The Brewers Association says U.S. retail sales of beer exceeded $107.6 billion in 2016, with craft beer accounting for $23.5 billion of that total. Directly and indirectly, the beer industry employs nearly 2.23 million Americans, providing more than $103 billion in wages and benefits. In NY, 269 breweries produced 1,000,785 barrels of craft beer in 2016 (2.1 gallons for every American over the age of 21), with a retail value of $3,439,000,000. » Continue Reading.
The 26th Oktoberfest at Whiteface Mountain in Wilmington, NY will take place September 30 and October 1.
This years Oktoberfest is presented by Spaten and features entertainment by Owen Benjamin and Jason Smith, a biergarten, giant Jenga, lawn Dominos, food, specialty vendors, adventure zone for kids, gondola rides, and live German music. » Continue Reading.
The Lake Placid Brewfest is set to return for its sixth year, bringing back dozens of breweries, hundreds of beers, food and more, on Saturday, September 23rd.
The Brewfest features live music with Drunk & in the Woods and as many as 66 brewers and hundreds of different brews. Ales, ciders, lagers, pilsners, porters and stouts will all be available to drink and sample, from 4 to 8 pm in the Olympic Center’s 1932 Rink. » Continue Reading.
TAUNY, Traditional Arts in Upstate New York, has invited the community to a guided paddle and brewery outing in Tupper Lake, on Saturday September 16 from 7 am to 4 pm.
The day will start at The TAUNY Center where a bus will take participants to Tupper Lake for a morning paddle and then lunch at the Raquette River Brewing Company. The group will return to The TAUNY Center after lunch. » Continue Reading.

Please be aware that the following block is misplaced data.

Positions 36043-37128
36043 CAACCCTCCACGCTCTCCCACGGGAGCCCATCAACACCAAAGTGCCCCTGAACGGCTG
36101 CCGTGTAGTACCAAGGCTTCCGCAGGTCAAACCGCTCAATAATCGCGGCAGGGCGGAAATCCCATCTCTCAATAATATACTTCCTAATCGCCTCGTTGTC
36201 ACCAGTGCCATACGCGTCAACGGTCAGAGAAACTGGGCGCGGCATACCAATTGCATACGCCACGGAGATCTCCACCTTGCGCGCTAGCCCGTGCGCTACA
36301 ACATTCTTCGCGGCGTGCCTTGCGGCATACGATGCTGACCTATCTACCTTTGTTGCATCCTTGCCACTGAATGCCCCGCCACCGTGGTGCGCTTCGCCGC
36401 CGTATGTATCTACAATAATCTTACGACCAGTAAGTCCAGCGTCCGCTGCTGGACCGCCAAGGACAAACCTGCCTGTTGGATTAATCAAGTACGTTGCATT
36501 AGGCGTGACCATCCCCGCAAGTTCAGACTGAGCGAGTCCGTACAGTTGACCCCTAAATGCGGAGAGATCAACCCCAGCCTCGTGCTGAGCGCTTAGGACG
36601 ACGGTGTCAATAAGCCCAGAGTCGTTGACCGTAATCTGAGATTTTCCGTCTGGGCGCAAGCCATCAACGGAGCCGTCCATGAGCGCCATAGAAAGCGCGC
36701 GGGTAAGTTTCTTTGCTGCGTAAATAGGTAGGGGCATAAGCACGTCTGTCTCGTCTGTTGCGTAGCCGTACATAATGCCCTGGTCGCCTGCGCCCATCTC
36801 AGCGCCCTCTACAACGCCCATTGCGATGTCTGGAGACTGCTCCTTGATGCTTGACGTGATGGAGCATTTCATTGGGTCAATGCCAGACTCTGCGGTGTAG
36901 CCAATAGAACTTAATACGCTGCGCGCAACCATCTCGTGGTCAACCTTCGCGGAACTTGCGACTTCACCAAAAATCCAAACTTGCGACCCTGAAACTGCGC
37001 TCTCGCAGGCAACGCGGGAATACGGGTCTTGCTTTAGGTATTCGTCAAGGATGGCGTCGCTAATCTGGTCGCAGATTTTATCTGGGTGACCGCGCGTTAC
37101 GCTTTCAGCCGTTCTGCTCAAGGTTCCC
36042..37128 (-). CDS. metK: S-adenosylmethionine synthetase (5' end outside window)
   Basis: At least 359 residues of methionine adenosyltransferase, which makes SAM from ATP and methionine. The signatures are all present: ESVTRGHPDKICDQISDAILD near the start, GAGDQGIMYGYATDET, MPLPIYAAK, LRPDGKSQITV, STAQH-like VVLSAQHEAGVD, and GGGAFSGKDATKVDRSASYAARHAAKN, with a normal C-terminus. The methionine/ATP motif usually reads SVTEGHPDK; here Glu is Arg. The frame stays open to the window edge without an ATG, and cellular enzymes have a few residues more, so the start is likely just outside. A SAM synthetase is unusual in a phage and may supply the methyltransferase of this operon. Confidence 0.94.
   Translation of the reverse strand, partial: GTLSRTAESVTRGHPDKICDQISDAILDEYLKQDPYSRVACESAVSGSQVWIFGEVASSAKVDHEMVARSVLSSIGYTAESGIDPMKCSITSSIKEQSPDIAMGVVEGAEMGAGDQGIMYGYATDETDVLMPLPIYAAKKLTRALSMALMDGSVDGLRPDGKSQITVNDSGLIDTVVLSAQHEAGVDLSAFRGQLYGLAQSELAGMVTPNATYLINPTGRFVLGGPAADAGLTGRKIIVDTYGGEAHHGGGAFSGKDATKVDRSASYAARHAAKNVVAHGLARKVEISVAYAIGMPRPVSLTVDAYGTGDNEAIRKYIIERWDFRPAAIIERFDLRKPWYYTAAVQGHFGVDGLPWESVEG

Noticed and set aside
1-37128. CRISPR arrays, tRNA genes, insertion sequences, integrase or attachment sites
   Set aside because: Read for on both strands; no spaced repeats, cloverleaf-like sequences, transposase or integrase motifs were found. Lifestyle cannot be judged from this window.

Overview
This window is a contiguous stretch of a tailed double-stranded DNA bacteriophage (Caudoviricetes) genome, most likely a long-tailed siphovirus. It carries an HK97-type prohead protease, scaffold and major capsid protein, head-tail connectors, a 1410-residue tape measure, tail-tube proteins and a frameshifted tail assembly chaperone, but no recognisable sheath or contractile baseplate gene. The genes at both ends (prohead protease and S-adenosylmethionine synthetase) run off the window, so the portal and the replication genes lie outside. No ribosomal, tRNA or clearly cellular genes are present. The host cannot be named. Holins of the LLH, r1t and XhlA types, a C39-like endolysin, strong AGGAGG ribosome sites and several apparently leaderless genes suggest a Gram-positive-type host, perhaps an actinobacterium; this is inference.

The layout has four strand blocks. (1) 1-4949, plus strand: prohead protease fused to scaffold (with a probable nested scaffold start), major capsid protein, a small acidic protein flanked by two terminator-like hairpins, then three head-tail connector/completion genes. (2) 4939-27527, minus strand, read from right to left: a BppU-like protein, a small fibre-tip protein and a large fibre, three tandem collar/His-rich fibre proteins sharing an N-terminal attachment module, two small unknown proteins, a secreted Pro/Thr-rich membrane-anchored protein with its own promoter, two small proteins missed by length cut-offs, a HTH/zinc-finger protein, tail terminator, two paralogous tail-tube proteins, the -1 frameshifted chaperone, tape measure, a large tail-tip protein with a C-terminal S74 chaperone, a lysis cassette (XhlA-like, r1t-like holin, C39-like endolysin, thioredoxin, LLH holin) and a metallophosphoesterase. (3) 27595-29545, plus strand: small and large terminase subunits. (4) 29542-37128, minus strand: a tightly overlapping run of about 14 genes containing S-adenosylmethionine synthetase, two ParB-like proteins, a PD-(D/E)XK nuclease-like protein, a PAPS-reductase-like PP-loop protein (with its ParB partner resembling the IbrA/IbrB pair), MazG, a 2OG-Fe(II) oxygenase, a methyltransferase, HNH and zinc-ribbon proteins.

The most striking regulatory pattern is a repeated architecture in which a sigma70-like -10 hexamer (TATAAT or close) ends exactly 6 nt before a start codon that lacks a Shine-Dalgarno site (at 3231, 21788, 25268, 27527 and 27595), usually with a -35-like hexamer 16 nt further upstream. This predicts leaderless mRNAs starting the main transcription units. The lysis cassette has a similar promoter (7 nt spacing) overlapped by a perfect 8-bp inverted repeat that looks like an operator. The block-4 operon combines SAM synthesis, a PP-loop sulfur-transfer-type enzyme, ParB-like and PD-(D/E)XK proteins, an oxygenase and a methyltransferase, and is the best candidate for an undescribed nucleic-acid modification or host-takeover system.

In keeping with last week’s spruce theme — Sprucelets: An Original Adirondack Medicine — is a look at one of the most common drinks in early Adirondack history: spruce beer. Like the aforementioned Sprucelets, it was believed to be of medicinal value due in part to its vitamin C content. Several evergreens share those same properties, and their use dates back centuries.
In one of the earliest mentions of evergreens used as a health aid in North America, there remains disagreement as to which tree along the St. Lawrence River (at today’s Quebec City) was used by Jacques Cartier in 1536 to cure scurvy. His voyage journal says that after learning nearby natives were quite ill with an unknown disease, Cartier quarantined his men on their ships, which were frozen in the ice.
As he noted, the precaution didn’t work. “Not withstanding these defences, the disease begun inside our group, in an unknown manner, as some of us were getting weak, their legs were becoming big and swollen, the nerves as black as coal. The sailors were dotted with drops of blood, and then the disease went to their hips, thighs, shoulders, arms and neck. Their mouths were so infected and rotten that all the flesh fell to the level of the roots of the teeth which had fallen out.” » Continue Reading.